“I am also connected to the Cross Cultural Human Rights centre at VU Amsterdam”, explains Peverelli. “The centre aims to assess situations in individual countries based on the local culture and customs.”
As far as coronavirus is concerned, everything in the Netherlands runs based on protocols and moves forward slowly, says Peverelli. “When China determines that more hospitals are needed, the country simply builds more hospitals. China does what is necessary. Using the coronavirus app, the government can see where an infected person has been in order to track down other infected people who were at those locations. There are lots of debates on the topic in the Netherlands, but the result is that nothing happens.”
‘There appears to be a cordon sanitaire on every positive message that comes out of China’
The fact that the result of this authoritarian ‘do as you are told’ approach is considerably more positive than the Western ‘let’s talk this through endlessly’ attitude is obvious, according to Peverelli. “The Chinese coronavirus death toll is under 6000, which is low considering its 1.5 billion citizens and also compared to the more than 18,000 deaths counted in the Netherlands. And the US, which has so far seen 650,000 deaths among its 328 million citizens.’ The West has had to pay a hefty price, says Peverelli, for placing the interests of the individual above the interests of the collective. “I can only speak for myself, but I believe this shows that a number of other global issues, such as the climate crisis, food provision and development aid, are better served by a Chinese than a Western approach.”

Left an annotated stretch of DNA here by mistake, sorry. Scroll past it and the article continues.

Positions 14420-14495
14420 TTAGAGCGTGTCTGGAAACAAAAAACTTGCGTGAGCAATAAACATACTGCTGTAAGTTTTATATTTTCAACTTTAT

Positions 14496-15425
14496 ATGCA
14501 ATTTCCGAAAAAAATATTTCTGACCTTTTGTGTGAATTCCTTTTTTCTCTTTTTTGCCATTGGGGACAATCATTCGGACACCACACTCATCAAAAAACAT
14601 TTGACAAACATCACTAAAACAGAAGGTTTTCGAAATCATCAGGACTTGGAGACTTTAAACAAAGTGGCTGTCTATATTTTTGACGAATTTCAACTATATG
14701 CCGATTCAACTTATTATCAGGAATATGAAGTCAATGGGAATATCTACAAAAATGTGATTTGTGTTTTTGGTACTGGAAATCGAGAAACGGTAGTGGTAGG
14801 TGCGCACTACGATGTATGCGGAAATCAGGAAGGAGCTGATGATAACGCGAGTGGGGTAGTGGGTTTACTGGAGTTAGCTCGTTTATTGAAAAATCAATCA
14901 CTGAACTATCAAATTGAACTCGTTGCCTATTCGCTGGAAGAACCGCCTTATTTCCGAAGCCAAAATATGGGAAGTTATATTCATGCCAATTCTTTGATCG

Does Peverelli mean we should be more like the Chinese? “No, that is definitely not what I’m saying. But a country like Indonesia, that still has the West as an example, shares more cultural values with China, so that is a country that could benefit from Chinese examples.”
When the book had just been published, Peverelli wrote us that he expected the necessary commotion because the contents go against the generally applicable beliefs about China. But it stayed quiet and Peverelli is a little disillusioned about that. “There appears to be a cordon sanitaire on every positive message that comes out of China”, he says. “Even the China experts over at the Clingendael Institute are ignoring it. Saying anything positive about China simply isn’t in vogue at the moment.”
Peter Peverelli, Charles Hampden-Turner and Fons Trompenaars, Has China Devised a Superior Path to Wealth Creation? (published by Cambridge Scholars Publishing, which is not affiliated with Cambridge University Press).